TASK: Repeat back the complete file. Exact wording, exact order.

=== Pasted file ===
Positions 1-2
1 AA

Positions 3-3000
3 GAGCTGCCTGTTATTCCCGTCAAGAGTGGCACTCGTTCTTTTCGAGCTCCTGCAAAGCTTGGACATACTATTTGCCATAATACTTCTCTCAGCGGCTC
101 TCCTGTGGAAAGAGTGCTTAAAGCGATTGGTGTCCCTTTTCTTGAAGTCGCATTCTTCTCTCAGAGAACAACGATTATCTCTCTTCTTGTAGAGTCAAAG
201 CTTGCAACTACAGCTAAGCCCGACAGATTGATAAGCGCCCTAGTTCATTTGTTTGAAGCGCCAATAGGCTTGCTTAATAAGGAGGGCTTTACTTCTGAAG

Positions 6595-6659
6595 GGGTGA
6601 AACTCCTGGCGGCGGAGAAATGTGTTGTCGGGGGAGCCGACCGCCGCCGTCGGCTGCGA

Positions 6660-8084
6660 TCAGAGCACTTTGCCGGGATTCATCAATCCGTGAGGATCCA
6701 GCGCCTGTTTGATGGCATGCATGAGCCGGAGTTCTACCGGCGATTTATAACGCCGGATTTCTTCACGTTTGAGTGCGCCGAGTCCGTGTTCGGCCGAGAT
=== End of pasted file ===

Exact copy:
Positions 1-2
1 AA

Positions 3-3000
3 GAGCTGCCTGTTATTCCCGTCAAGAGTGGCACTCGTTCTTTTCGAGCTCCTGCAAAGCTTGGACATACTATTTGCCATAATACTTCTCTCAGCGGCTC
101 TCCTGTGGAAAGAGTGCTTAAAGCGATTGGTGTCCCTTTTCTTGAAGTCGCATTCTTCTCTCAGAGAACAACGATTATCTCTCTTCTTGTAGAGTCAAAG
201 CTTGCAACTACAGCTAAGCCCGACAGATTGATAAGCGCCCTAGTTCATTTGTTTGAAGCGCCAATAGGCTTGCTTAATAAGGAGGGCTTTACTTCTGAAG

Positions 6595-6659
6595 GGGTGA
6601 AACTCCTGGCGGCGGAGAAATGTGTTGTCGGGGGAGCCGACCGCCGCCGTCGGCTGCGA

Positions 6660-8084
6660 TCAGAGCACTTTGCCGGGATTCATCAATCCGTGAGGATCCA
6701 GCGCCTGTTTGATGGCATGCATGAGCCGGAGTTCTACCGGCGATTTATAACGCCGGATTTCTTCACGTTTGAGTGCGCCGAGTCCGTGTTCGGCCGAGAT